After getting off to a bumpy start, the 2013 wine grape growing season and harvest have proven to be Long Island’s best on record, according to Merliance, a coalition of East End vintners.
Anthony Nappa, the vice president of Merliance and the winemaker at Raphael in Peconic, says, “We had 50 days without any rain, which eliminated the disease pressure and allowed us harvest at our leisure and at each grape variety’s peak of ripeness. The wines look great already so this will be a great vintage on Long Island.”
“An epic vintage like this makes a winemaker even more inspired and enthusiastic,” says Roman Roth, the Merliance president and winemaker and partner at Wölffer Estate Vineyard in Sagaponack. “The timing of the weather resulted in perfectly healthy and completely ripe and mature fruit. The flavor and sugar accumulation was at amazing levels across the board. However, the special part is the complete balance of a nice pH, acidity, spectacular color and concentrated fruit flavors.”
Throughout the spring, conditions were unfavorable for growers, according to Merliance. May and June were among the wettest on record and, as bud break approached, temperatures were uncharacteristically cool. The average grape cluster weight was below the long-term average.
However, July brought a heatwave that accelerated development.
“August was slightly cooler than normal but brought us day after day of brilliant sunshine, setting the stage for what turned out to become a fantastic vintage,” says Richard Pisacano, the vineyard manager at Wölffer. “I believe that no great vintage is possible on Long Island without a great August.”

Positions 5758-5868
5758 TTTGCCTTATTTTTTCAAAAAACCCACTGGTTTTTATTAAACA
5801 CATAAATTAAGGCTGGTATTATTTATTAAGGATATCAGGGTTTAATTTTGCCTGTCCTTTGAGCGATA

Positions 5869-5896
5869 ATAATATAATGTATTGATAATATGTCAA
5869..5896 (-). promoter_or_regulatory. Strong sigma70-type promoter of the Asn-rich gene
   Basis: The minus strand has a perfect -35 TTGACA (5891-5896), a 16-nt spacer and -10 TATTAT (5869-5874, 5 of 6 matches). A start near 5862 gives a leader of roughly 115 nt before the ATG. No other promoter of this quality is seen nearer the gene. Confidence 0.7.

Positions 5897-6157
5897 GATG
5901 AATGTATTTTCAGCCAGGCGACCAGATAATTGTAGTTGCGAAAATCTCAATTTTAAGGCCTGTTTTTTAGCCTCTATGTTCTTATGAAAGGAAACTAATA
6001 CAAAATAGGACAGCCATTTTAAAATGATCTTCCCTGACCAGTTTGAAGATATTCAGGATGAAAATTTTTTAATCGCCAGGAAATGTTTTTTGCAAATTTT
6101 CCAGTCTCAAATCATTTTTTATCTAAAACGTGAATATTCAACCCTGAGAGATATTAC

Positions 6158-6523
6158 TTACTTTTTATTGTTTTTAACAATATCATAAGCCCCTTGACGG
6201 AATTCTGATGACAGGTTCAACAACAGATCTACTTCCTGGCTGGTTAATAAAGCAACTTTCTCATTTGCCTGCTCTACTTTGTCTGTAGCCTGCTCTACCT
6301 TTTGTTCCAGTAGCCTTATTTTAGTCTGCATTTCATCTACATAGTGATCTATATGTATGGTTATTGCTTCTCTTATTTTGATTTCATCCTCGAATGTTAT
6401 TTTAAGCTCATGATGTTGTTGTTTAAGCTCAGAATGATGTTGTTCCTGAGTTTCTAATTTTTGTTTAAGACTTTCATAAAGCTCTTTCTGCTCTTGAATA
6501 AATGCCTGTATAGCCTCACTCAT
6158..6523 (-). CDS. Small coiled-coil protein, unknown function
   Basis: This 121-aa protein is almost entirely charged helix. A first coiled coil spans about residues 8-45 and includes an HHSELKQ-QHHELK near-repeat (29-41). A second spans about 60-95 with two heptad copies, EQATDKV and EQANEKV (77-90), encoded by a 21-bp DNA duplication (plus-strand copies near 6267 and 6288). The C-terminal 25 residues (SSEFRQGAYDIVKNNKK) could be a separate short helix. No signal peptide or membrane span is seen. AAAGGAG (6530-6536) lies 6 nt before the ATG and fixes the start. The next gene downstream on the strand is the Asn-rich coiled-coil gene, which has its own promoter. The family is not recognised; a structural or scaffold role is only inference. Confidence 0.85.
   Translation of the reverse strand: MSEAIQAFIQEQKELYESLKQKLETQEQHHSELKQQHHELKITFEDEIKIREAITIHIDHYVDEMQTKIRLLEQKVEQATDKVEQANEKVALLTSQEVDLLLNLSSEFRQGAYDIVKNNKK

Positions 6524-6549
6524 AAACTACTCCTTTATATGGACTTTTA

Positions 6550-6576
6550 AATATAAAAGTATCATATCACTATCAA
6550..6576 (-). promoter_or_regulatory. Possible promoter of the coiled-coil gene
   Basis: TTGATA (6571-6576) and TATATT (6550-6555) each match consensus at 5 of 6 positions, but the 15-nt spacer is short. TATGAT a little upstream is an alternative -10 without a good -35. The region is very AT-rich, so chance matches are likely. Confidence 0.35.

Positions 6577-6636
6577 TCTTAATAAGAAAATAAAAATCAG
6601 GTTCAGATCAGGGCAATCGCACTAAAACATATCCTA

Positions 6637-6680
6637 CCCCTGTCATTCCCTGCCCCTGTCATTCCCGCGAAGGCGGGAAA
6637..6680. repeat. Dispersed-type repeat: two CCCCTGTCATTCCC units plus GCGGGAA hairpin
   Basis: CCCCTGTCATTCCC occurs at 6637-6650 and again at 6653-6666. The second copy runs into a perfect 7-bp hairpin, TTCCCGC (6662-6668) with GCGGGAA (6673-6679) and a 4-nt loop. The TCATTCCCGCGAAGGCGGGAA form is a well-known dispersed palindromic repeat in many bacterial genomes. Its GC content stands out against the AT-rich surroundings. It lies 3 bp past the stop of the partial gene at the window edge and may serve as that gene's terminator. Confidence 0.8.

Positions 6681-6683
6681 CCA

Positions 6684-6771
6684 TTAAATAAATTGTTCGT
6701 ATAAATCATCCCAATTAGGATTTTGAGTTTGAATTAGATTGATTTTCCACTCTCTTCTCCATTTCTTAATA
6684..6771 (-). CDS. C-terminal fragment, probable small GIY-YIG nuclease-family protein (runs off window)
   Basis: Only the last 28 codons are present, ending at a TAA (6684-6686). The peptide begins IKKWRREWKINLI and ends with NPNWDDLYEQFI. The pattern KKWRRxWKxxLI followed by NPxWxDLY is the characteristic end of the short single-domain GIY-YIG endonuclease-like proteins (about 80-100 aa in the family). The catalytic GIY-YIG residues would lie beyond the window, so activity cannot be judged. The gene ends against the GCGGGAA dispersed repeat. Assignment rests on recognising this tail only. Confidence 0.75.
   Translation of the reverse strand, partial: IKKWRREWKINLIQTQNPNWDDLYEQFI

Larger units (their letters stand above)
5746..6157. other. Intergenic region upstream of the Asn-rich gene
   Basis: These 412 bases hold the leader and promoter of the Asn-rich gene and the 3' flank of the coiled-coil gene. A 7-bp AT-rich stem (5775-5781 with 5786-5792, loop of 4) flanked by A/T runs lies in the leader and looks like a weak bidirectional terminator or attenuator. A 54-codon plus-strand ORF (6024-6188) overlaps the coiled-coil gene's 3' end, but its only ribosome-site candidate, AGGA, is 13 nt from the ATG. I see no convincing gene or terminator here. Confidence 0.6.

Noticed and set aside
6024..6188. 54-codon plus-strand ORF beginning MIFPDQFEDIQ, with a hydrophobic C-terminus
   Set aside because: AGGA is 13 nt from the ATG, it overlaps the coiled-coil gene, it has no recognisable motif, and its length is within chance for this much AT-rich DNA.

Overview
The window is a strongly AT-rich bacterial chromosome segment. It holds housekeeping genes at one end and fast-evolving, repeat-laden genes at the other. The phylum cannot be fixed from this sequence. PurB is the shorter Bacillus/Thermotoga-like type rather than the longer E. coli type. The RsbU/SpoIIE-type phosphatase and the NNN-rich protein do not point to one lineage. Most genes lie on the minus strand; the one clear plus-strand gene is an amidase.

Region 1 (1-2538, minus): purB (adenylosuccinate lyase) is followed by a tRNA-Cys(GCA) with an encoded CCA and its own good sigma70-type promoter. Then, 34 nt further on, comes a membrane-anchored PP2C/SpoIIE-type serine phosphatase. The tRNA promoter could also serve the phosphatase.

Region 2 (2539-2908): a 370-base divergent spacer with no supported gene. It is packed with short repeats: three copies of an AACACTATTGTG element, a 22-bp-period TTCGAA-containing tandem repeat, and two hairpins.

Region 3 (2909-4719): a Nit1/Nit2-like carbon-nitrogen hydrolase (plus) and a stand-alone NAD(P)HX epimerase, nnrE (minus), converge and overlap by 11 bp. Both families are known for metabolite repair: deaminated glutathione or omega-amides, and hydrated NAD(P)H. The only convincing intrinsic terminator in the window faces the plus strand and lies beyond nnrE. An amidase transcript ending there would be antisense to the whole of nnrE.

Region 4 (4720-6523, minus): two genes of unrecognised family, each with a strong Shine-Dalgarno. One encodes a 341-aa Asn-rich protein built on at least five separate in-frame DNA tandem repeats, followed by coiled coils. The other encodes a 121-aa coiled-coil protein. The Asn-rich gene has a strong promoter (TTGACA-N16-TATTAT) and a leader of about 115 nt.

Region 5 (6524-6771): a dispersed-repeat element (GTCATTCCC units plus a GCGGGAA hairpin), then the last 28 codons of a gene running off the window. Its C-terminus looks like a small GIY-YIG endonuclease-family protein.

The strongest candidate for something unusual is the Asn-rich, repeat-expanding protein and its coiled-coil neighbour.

September only saw 0.3 inches of rainfall the entire month, and ripening progressed rapidly, according to Merliance. Then October was its driest since 1963.
“The last time Long Island saw this little rain in October, the regions first vines weren’t even in the ground at Hargrave Vineyard,” says Russell Hearn, the proprietor and winemaker at T’Jara Vineyards in Mattituck and technical director at in Mattituck’s Lieb Cellars.
Researchers Alice Wise and Libby Tarleton of the Cornell Cooperative Extension of Suffolk County’s viticulture program called the 2013 vintage “one that vineyard managers live for.”
“While we were certainly busy, the pace [of harvest] was a bit more relaxed than previous years and the delicious fruit made it really fun,” Wise says. “When things come together like that, it reinforces why we all are in this business.”